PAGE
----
How does Beach Energy pay for Origin’s Lattice?

If Origin Energy is right – and bidders are preparing to pay up for its conventional oil and gas spin-off Lattice Energy – it’s time fund managers sharpened up their knowledge of Beach Energy. 

The Luminis Partners and Credit Suisse-advised Beach is one of two bidders left in the Lattice auction.

Bids are due early next month and Beach is expected to go head-to-head with Sydney-based private equity investor Questus Energy and its partners, advised by Morgan Stanley. 

Lattice is on Origin’s books for about $1.3 billion after a $357 million writedown announced only last week. Analysts say that’s a good sign Origin expects to receive $1.3 billion for the business, although they reckon it could go for up to $1.5 billion depending on how hard Beach and its rival go in the final stretch.

Macquarie Capital and UBS are running the auction and spearheading efforts to drum up a third bid via an initial public offering. 

Beach has been the frontrunner all along. Chief executive Matt Kay has spent plenty of time in front of analysts and fund managers talking about company-changing growth through M&A and more than a year into the top job, the former Oil Search head of strategy seems keen to secure his target. 

The biggest question is how to fund it – and finding the right balance between debt and equity.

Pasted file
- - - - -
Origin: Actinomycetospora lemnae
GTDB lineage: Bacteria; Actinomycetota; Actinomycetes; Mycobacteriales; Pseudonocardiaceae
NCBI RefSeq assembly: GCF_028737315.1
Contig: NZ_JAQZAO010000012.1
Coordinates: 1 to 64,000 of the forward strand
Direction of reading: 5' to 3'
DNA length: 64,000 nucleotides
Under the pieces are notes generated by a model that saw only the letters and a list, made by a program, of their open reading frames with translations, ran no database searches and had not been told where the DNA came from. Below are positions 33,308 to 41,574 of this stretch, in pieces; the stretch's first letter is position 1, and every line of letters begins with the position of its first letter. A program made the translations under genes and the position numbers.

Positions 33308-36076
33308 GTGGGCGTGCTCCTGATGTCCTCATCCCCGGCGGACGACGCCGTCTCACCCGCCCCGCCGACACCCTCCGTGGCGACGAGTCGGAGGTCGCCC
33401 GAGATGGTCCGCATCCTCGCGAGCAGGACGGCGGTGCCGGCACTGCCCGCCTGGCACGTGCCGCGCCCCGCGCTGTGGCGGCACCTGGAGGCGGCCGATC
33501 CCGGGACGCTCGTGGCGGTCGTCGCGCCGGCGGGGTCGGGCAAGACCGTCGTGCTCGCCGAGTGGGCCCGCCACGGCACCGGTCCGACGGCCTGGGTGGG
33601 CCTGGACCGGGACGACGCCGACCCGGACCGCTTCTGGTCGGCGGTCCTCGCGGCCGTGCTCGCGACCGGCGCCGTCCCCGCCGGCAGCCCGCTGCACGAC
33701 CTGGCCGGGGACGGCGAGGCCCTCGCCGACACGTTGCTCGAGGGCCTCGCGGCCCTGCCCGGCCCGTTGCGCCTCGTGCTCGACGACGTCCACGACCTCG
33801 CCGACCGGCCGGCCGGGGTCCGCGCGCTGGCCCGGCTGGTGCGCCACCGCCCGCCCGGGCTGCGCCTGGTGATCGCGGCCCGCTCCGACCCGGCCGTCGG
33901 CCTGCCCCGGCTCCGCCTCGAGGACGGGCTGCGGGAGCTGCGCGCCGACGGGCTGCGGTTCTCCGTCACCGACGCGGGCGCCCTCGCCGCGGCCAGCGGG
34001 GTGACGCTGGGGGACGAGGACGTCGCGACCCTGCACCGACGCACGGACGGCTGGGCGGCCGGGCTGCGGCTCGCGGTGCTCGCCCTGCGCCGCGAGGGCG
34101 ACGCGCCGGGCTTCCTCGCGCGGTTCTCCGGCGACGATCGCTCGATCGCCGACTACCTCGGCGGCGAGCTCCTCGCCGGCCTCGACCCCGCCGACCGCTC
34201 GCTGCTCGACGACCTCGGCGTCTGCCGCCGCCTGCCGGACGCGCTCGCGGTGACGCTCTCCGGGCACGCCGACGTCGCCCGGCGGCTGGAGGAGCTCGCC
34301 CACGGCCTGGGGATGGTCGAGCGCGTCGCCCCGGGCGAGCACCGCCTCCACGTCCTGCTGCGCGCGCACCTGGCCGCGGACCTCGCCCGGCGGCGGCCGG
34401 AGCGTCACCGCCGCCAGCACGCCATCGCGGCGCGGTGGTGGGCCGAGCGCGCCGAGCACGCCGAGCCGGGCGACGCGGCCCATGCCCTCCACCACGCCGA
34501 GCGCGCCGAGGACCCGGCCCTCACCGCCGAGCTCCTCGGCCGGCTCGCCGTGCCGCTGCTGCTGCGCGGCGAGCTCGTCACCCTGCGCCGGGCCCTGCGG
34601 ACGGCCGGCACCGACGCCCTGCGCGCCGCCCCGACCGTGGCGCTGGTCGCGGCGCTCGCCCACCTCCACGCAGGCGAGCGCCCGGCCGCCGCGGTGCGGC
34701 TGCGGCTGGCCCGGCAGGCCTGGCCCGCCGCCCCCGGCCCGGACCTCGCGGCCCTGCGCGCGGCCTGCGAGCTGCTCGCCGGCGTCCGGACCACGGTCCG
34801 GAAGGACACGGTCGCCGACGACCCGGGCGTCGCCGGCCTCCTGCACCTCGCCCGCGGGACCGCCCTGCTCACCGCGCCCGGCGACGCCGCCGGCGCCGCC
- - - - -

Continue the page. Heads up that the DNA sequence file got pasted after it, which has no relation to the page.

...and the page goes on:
Beach must either take on a whopping debt package to cover both the acquisition and Lattice’s capital expenditure plans in the Otway and Waitsia projects, or turn to its shareholders. 

Beach’s market capitalisation is $1.2 billion. If it elected for a $1 billion-odd equity raising, then shareholders are likely to face a one-for-one sized rights issue.

Credit Suisse is on board to help with the funding task and will be doing their best to find cornerstone backers to pile into the offer or at least be there at the back end should there be shares left over. A large chunk of Beach’s share register is in retail investor hands, which adds to the risk. 

Of course Beach could also always turn to its biggest shareholder, Seven Group, to help out.

Life at Seven is looking rosy; its shares are at close to a 10-year high, thanks to improved demand for its industrial equipment. And would Kerry Stokes’ Seven baulk at the chance to increase its stake in Beach via a company-changing deal by offering to backstop the raising? 

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